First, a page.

MOZAMBIQUE - Tourism
Minister, Culture and Tourism of Mozambique
Silva Dunduro, born in the Buzi district of Sofala Province, has worked in the public sector since 1987, assuming the position of Minister of Culture and Tourism in January 2015. He holds a Bachelor’s Degree in Geography Teaching from the Universidade Pedagógica in Beira, and also studied Graphic Arts at the Escola Nacional de Artes Visuais of Maputo. In 2010, he concluded his Master’s Degree in Cultural Assets and Social Projects, through a postgraduate program in history, politics, and cultural assets at the Fundaçío Getúlio Vargas in Rio de Janeiro, Brazil, as a Ford Foundation scholarship recipient. He is a co-writer of the biography of Mozambican national hero Luís Joaquim José Marra, and is also an exhibited painter, both within and beyond Mozambique. He is also a founding member and director of “Casa do Artista.“
Mozambique is blessed with incredibly diverse natural resources, and levels of conservation rank among the best in the region, offering the country great potential as a tourism destination.
The impressive cultural background of the country presents another element of differentiation, and when combined with the unmatched hospitality of the Mozambican people and the combination of tropical beach tourism along the country’s immense coast of approximately 2,700km, make Mozambique a unique choice. The promotion of the cultural practices and knowledge of the national communities will also be reinforced by the fusion of culture and tourism under the same ministry. Mozambique has a privileged location and a diversified climate makes the country attractive. In addition to this, borders shared with Tanzania, South Africa, Zimbabwe, Malawi, and Zambia mean that it is a well-connected nation. The diversity of touristic attractions, from beaches and conservation areas to culture and history combines to attract a broad spectrum of tourists. Good hospitality and security are also factors which make Mozambique a strong choice as a tourism destination.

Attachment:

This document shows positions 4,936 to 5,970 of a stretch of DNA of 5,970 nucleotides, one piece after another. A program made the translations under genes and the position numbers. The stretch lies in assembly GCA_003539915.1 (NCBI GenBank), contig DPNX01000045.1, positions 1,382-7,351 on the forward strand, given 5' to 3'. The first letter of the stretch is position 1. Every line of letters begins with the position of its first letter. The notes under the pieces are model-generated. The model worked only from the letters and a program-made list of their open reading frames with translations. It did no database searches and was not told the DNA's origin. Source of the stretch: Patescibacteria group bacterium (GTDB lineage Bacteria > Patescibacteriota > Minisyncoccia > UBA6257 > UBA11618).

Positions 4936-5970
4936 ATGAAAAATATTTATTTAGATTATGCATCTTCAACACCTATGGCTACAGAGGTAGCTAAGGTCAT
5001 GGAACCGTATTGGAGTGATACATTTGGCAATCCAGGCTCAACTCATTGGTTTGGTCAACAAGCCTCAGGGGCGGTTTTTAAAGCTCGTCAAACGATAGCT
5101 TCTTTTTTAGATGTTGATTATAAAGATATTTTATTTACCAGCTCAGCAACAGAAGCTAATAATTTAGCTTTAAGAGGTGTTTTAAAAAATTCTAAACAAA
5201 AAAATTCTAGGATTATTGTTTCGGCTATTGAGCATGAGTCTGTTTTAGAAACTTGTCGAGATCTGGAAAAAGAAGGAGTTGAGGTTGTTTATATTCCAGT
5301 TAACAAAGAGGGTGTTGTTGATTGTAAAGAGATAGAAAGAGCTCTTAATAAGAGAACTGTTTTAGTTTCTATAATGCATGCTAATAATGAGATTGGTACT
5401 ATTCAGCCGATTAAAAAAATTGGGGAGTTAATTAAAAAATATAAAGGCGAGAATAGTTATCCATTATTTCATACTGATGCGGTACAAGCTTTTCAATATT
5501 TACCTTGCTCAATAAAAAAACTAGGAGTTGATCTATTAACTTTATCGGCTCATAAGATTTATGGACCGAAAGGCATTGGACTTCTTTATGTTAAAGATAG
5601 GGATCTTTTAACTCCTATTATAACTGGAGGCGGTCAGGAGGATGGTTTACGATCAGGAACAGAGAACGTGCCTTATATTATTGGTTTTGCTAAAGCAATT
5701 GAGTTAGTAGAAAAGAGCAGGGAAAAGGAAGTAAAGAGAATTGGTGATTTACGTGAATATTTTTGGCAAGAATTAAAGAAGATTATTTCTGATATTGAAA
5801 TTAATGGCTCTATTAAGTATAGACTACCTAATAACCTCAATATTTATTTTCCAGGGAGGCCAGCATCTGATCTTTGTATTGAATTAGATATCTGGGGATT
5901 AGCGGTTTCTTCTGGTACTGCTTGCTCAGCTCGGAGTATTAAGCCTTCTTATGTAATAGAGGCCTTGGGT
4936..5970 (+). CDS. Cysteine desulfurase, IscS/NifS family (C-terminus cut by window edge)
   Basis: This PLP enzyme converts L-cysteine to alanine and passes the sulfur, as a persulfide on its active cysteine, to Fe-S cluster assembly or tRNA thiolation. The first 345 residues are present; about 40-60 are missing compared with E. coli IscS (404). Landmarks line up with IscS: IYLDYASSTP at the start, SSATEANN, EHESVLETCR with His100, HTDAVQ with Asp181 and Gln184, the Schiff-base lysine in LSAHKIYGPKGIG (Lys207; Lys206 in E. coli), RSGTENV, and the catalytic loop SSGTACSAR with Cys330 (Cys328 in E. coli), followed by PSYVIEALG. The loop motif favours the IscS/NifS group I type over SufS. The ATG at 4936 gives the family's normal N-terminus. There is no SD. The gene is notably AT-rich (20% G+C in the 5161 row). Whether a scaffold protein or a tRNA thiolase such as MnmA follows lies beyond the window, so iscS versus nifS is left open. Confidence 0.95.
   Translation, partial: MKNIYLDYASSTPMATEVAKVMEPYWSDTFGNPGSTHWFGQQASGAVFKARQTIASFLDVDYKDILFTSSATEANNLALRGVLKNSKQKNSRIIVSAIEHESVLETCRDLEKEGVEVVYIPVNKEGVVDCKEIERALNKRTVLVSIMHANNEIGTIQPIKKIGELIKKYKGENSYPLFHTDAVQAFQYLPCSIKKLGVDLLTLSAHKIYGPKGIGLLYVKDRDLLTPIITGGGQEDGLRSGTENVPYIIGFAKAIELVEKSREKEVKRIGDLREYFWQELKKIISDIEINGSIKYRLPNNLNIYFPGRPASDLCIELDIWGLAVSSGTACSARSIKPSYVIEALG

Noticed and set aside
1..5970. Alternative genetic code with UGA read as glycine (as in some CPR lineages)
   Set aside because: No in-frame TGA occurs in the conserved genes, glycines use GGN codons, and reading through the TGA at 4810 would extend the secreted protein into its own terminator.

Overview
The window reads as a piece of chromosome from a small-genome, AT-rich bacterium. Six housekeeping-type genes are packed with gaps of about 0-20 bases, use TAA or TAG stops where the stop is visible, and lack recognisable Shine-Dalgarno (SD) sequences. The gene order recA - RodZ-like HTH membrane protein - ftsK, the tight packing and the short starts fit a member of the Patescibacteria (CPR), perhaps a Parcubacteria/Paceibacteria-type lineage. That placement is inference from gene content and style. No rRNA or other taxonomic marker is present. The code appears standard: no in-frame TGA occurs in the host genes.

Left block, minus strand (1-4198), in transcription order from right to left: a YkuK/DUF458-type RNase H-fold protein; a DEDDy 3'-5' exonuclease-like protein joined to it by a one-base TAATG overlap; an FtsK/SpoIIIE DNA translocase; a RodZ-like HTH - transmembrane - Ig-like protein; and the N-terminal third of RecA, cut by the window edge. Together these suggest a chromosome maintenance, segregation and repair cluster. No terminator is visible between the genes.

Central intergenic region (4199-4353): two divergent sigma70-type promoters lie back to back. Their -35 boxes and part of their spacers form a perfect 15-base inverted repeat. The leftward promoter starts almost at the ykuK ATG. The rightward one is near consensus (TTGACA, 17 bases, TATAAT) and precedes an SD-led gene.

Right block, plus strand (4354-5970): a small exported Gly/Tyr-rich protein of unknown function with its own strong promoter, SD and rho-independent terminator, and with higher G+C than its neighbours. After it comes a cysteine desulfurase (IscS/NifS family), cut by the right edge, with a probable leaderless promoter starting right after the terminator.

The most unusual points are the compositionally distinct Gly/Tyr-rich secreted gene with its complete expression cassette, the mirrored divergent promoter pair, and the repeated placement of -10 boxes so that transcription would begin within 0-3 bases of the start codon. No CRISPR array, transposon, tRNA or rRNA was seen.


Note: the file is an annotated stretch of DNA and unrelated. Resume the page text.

We have to incentivize the creation of basic infrastructure to support the tourism industry, particularly airports, border control posts, roads, and energy, water, and telecommunications utilities. We will also invest in the necessary human resources, particularly in the hotel and tourism sectors, and focus on developing opportunities for young professionals and women in an attempt to stimulate local tourism. In addition, we will have to create hotel-schools to ensure the improvement of service quality and to enable the growth of the business environment. We must also incentivize the growth of air connections, an area that is still considered a serious barrier to the development of tourism on the African continent, given the limited choice of connections between regional countries. In addition, we have to enhance the financial system through an integrated platform that will enable the monitoring of foreign payments in tourism transactions. Overall, we need to do a better job of integrating the numerous contributing elements of the sector, creating better conditions for the industry to flourish and provide more jobs. Furthermore, the sector requires fuller commercialization, by promoting arts and culture as an integral part of the national touristic offering, and by instituting a tax for the promotion and development of tourism.